I'm not sure whether I linked this in 2014 when it first appeared, but it seems apropos of the moment and in my continuing mission to remind people of just what a disaster the Obama-Geithner administration was for us, here's Matt Stoller's review of Geithner's book Stress Test: Reflections on Financial Crises, "The Con-Artist Wing of the Democratic Party: The most consequential event of this young century has been the financial crisis. This is a catchall term that means three different things: an economic housing boom and bust, a financial meltdown, and a political response in which bailouts were showered upon the very institutions that were responsible for the chaos. We will be seeing the fallout for decades. Today, in Europe, far-right fascist parties are on the rise, climbing the unhappiness that the crisis-induced austerity has unleashed. China is looking away from the West as a model of development. In the US, Congress is more popular than certain sexually transmitted infections* but little else, and all institutions of national power are losing their legitimacy. At the same time, the financial system did not, in the end, collapse, and there was no repeat of the Great Depression. [...] I'll address both of these, since they are intertwined. For as I read the book, and compared the book with what was written at the time and what was written afterwards, I noticed something odd, and perhaps too bold to say in polite company. As much as I really wanted to hear what Geithner had to say, I quickly realized that I wasn't getting his actual side of the story. The book is full of narratives, facts, and statements that are, well, untrue, or at the very least, highly misleading. Despite its length, there are also serious omissions that suggest an intention to mislead, as well as misrepresentations of his critics' arguments. As I went further into Geithner's narrative, even back into his college days, I got the sense that I was seeing only a brilliantly scrubbed surface, that there were nooks and crannies hidden away. It struck me that I was reading the memoirs of an incredibly savvy and well-bred grifter, the kind that the American WASP establishment of financiers, foundation officials, and spies produces in such rich abundance. I realize this is a bold claim, because it's an indictment not just of Geithner but also of those who worked for him at Treasury and at the Federal Reserve, as well as indictment of the Clinton-era finance team of Robert Rubin, Larry Summers, Alan Greenspan, Michael Barr, Jason Furman, and other accomplices. That's why this review is somewhat long, as it's an attempt to back up such a broad and sweeping claim. I will also connect it to what Geithner is doing now: working in the same kind of financial business that made Mitt Romney a near billionaire."

But lest we forget, the Democratic Party was deciding to enable the Republicans just as the right-wing was putting forward it's radical plans to destroy democracy, "The Integration of Theory and Practice: A Program for the New Traditionalist Movement" is an old document that is chilling to read now. "Our movement will be entirely destructive, and entirely constructive. We will not try to reform the existing institutions. We only intend to weaken them, and eventually destroy them. We will endeavor to knock our opponents off-balance and unsettle them at every opportunity. All of our constructive energies will be dedicated to the creation of our own institutions."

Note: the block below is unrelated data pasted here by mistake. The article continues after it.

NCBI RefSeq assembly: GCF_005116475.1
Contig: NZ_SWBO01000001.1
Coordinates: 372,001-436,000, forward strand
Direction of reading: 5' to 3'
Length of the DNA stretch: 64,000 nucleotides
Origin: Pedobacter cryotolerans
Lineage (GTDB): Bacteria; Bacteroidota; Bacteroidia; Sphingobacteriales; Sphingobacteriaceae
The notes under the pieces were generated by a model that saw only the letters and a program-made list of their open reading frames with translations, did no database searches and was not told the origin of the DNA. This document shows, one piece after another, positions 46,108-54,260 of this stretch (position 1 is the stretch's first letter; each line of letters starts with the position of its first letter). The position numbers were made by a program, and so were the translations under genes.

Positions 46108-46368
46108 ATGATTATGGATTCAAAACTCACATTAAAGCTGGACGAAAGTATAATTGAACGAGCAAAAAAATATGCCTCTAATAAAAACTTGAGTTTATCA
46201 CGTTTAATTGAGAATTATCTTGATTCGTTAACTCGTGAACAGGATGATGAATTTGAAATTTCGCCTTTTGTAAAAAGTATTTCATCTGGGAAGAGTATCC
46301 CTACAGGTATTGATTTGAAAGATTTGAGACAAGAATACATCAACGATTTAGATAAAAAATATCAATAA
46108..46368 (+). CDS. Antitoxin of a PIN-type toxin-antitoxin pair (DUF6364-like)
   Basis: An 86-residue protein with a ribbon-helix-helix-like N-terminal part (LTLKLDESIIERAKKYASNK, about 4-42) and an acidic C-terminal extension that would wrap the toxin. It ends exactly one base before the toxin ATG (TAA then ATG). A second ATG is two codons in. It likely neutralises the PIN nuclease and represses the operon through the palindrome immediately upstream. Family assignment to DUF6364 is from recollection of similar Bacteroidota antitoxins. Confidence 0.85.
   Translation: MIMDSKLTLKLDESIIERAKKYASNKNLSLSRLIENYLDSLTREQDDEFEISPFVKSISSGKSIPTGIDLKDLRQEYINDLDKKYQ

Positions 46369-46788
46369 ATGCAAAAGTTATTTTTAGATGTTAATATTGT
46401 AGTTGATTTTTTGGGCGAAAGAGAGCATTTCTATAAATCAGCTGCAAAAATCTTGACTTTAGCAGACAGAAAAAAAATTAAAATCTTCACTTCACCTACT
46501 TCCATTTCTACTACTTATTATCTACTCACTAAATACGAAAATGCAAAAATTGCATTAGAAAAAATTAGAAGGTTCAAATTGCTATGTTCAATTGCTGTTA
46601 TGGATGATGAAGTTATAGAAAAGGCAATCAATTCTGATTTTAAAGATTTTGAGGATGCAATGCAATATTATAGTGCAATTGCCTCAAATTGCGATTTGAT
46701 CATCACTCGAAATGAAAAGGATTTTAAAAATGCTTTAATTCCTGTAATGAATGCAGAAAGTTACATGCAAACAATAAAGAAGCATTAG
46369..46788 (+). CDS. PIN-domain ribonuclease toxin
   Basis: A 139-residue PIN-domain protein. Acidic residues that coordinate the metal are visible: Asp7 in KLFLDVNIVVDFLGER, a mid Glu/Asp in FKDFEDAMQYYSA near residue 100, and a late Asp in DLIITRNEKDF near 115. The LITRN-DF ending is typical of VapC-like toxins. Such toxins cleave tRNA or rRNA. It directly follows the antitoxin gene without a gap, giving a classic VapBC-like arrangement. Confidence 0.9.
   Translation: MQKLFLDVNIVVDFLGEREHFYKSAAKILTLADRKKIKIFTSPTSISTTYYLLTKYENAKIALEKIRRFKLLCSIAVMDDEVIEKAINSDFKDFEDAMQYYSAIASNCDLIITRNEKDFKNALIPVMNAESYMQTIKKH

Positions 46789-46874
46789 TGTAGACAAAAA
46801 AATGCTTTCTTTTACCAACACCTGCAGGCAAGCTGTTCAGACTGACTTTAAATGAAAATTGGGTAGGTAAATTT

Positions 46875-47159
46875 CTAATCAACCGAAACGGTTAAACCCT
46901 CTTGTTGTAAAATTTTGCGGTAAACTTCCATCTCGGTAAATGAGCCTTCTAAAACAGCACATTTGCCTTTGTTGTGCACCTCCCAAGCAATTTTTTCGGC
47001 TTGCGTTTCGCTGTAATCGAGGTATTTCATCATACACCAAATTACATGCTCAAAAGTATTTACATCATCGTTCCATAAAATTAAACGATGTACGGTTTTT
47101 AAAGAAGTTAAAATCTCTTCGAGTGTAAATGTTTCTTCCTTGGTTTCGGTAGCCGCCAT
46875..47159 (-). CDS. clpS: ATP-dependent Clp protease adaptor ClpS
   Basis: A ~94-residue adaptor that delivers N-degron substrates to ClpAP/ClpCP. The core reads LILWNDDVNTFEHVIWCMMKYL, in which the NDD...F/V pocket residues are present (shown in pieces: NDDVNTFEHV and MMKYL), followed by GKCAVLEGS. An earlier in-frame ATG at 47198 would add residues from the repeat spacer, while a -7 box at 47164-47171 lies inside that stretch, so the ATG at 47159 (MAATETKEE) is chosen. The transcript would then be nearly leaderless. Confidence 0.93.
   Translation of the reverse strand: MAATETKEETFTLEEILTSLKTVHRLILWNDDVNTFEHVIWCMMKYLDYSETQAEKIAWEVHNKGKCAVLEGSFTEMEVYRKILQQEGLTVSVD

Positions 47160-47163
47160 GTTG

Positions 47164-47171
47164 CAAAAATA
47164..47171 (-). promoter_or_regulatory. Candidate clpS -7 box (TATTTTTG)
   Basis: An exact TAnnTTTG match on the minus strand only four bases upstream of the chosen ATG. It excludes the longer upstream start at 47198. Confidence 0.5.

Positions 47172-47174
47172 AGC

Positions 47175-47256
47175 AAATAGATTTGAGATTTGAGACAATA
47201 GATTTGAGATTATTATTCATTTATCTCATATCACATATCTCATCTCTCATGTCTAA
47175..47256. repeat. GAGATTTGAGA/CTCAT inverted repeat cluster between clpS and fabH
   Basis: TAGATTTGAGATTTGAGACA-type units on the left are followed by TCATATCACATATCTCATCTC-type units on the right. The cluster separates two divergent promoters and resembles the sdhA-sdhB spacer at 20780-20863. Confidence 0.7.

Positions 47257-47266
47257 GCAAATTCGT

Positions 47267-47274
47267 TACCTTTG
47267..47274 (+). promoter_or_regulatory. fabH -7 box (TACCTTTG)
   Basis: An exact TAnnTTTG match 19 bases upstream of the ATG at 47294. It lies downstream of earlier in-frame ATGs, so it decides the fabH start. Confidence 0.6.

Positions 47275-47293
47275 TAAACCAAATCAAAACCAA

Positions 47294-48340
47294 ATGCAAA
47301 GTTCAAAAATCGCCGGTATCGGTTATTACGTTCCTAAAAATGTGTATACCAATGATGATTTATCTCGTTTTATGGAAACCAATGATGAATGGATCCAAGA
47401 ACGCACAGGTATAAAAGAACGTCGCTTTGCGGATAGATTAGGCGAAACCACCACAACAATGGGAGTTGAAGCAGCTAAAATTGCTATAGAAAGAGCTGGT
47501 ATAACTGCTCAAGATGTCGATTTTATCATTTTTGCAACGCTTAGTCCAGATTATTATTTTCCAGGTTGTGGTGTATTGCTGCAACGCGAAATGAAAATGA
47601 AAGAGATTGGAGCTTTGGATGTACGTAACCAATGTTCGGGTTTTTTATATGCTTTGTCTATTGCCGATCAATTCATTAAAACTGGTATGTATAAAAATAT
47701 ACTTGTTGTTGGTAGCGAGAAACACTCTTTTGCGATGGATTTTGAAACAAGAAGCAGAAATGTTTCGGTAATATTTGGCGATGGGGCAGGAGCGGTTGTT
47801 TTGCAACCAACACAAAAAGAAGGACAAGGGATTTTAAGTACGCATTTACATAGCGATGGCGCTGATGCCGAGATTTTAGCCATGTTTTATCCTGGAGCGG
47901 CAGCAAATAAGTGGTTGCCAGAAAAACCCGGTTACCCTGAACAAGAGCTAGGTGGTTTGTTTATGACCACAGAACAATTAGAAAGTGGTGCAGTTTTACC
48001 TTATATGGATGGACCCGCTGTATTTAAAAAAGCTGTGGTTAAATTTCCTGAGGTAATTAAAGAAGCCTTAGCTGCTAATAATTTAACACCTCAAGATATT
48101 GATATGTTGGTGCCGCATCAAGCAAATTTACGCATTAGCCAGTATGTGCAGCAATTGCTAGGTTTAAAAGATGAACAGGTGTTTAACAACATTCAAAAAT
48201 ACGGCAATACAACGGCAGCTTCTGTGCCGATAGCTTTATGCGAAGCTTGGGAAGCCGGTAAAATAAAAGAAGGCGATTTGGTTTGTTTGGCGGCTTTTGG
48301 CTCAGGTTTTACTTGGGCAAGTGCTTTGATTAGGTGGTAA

Umar Haque, "The Big Crunch: Why Predatory Capitalism is Exploding into Fascism, in Every Corner of the Globe: I've often said that the rise of global fascism would be the defining event of our adult lifetimes — and, understandably, I guess, considering Americans and their need to feel superior, I was often met with skepticism, if not outright derision. Yet here it is. Like dominoes: America — where genuine Nazis now sit in government — in Italy, Poland, Turkey, Hungary. Neo-Nazis marching in Germany. Even in Sweden, a kind of absurd, pathetic extremist nationalism is surging."

Howard Zinn, October 21, 2005, "Don't Despair about the Supreme Court [...] It would be naive to depend on the Supreme Court to defend the rights of poor people, women, people of color, dissenters of all kinds. Those rights only come alive when citizens organize, protest, demonstrate, strike, boycott, rebel, and violate the law in order to uphold justice. The distinction between law and justice is ignored by all those Senators--Democrats and Republicans--who solemnly invoke as their highest concern "the rule of law." The law can be just; it can be unjust. It does not deserve to inherit the ultimate authority of the divine right of the king. The Constitution gave no rights to working people: no right to work less than twelve hours a day, no right to a living wage, no right to safe working conditions. Workers had to organize, go on strike, defy the law, the courts, the police, create a great movement which won the eight-hour day, and caused such commotion that Congress was forced to pass a minimum wage law, and Social Security, and unemployment insurance. The Brown decision on school desegregation did not come from a sudden realization of the Supreme Court that this is what the Fourteenth Amendment called for. After all, it was the same Fourteenth Amendment that had been cited in the Plessy case upholding racial segregation. It was the initiative of brave families in the South--along with the fear by the government, obsessed with the Cold War, that it was losing the hearts and minds of colored people all over the world--that brought a sudden enlightenment to the Court. [...] No Supreme Court, liberal or conservative, will stop the war in Iraq, or redistribute the wealth of this country, or establish free medical care for every human being. Such fundamental change will depend, the experience of the past suggests, on the actions of an aroused citizenry, demanding that the promise of the Declaration of Independence--an equal right to life, liberty, and the pursuit of happiness--be fulfilled."